Oke Göttlich (President FC St. Pauli and DFL Executive Committee member): “The result and the controversial debates show that there was still a need for clarification and too many unanswered questions. It is of central importance to enable all clubs to understand the scope of such a deal. The previous approach was lacking for this the time and the space. We first have to develop a clear strategy, together and constructively – and then we can finance it in a targeted manner in order to achieve our clearly defined goals.”
Alexander Wehrle (CEO of VfB Stuttgart): “The sale of shares of future proceeds is an opportunity to make investments in the future. But this must be done in a targeted and strategic manner. It must not become a risk for years to come and it must not lead to the cementing of a distribution logic that is in the best interest of the big traditional clubs and their fans and further widening the economic gap between the clubs instead of closing them. We have made it our mission to get closer to the fans again after the Corona crisis and to push back undesirable developments in the industry. The present application would have sent the wrong signal in this form at this point as well. Therefore we cannot support the proposed path as VfB Stuttgart.”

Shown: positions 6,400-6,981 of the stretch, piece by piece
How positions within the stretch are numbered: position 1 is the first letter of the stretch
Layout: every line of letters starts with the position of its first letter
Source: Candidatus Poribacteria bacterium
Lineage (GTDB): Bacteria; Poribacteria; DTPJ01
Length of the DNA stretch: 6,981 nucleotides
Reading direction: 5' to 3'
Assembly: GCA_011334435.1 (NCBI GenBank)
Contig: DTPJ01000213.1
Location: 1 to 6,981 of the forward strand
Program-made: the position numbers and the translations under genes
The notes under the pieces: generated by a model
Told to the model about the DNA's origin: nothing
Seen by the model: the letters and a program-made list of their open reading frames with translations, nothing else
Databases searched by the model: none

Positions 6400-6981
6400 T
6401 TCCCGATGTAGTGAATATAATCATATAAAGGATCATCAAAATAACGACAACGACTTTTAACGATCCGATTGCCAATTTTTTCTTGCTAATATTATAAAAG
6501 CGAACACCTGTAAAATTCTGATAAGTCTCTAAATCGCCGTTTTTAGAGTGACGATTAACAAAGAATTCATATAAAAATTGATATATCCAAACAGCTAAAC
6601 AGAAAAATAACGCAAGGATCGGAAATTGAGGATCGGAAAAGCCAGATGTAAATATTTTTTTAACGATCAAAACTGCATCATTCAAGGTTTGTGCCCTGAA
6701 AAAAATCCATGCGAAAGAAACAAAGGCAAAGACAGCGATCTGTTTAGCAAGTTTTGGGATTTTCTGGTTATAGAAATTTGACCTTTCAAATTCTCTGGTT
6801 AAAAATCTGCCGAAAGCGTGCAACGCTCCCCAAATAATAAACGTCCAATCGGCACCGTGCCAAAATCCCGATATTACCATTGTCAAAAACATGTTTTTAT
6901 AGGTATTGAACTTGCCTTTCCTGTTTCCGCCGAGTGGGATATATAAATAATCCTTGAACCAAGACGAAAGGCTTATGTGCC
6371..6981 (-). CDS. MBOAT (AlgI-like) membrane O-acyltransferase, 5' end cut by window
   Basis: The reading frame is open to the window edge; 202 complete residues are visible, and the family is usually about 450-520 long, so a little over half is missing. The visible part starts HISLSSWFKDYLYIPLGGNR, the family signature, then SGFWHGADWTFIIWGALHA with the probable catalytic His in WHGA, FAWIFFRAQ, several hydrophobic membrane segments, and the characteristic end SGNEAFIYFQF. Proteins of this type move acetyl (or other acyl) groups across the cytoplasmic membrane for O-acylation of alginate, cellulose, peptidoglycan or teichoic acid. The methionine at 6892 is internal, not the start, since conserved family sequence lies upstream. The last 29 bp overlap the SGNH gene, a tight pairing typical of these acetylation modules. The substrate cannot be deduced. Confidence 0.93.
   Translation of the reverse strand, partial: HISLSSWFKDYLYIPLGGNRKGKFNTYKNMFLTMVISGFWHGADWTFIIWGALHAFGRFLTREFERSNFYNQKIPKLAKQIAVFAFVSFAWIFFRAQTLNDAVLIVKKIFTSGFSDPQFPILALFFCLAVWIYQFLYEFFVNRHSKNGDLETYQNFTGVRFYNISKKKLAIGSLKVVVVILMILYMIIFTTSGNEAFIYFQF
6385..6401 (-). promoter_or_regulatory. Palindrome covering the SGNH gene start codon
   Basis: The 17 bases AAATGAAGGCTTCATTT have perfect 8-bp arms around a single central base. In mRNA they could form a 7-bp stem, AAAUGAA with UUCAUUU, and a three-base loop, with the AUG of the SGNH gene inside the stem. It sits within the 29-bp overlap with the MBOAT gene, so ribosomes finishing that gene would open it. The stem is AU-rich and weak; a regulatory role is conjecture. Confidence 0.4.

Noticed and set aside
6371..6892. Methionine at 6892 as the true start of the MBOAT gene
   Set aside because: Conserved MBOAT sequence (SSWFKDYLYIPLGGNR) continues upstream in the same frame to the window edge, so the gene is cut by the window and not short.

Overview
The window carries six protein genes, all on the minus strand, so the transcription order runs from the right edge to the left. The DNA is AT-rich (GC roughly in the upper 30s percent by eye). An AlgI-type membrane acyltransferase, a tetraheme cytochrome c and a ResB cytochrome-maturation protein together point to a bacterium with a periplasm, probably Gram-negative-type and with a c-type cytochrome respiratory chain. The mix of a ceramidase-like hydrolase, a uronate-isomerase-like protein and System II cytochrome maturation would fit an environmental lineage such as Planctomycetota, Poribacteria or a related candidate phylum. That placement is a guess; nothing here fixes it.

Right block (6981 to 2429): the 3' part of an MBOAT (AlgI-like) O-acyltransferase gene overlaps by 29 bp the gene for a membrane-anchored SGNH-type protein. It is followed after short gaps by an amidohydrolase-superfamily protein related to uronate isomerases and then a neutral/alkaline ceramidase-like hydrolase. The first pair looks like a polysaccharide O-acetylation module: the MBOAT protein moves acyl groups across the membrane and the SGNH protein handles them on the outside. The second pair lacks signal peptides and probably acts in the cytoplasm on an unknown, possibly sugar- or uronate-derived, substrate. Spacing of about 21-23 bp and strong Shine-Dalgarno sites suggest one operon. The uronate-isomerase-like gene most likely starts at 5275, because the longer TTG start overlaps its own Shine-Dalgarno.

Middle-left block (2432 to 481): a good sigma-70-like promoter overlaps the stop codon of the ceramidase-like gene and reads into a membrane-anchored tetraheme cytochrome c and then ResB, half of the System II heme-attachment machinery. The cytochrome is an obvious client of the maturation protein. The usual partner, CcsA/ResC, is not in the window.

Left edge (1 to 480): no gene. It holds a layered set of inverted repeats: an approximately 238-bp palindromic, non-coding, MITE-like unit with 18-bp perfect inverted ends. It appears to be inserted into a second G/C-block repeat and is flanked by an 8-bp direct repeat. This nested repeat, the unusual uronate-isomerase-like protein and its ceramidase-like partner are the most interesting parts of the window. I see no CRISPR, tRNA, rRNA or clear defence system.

Klaus Filbry (CEO of Werder Bremen): “We note that the league has not achieved the necessary two-thirds majority to take this step to move the process to the next phase. These are democratic processes that must be accepted. The challenges identified in the process to date remain, and we now have to tackle this in the 36 group and try to solve it.”
Thomas Kessen (speaker of the fan alliance “Unsere Kuge” for SID): “We welcome the verdict, of course. It’s a strong sign. There were too many question marks. Some people apparently deliberately kept information in order to push their own policies through. You certainly won’t find the word ‘solidarity’ in the dictionary the current TV distribution key.”
Jorim Gerrard, financial market expert of the citizens’ movement Finanzwende: “The DFL members have decided against private equity firms getting involved in Bundesliga marketing – and thus in the interests of the fans. That is very good news. The commercialization of football will not be reversed with it, but it will be new dimension of profit orientation is thus successfully prevented. The success also shows that the advance of the financial market logic in all areas of life is not a law of nature – with enough resistance from civil society, even the really big money can be stopped.”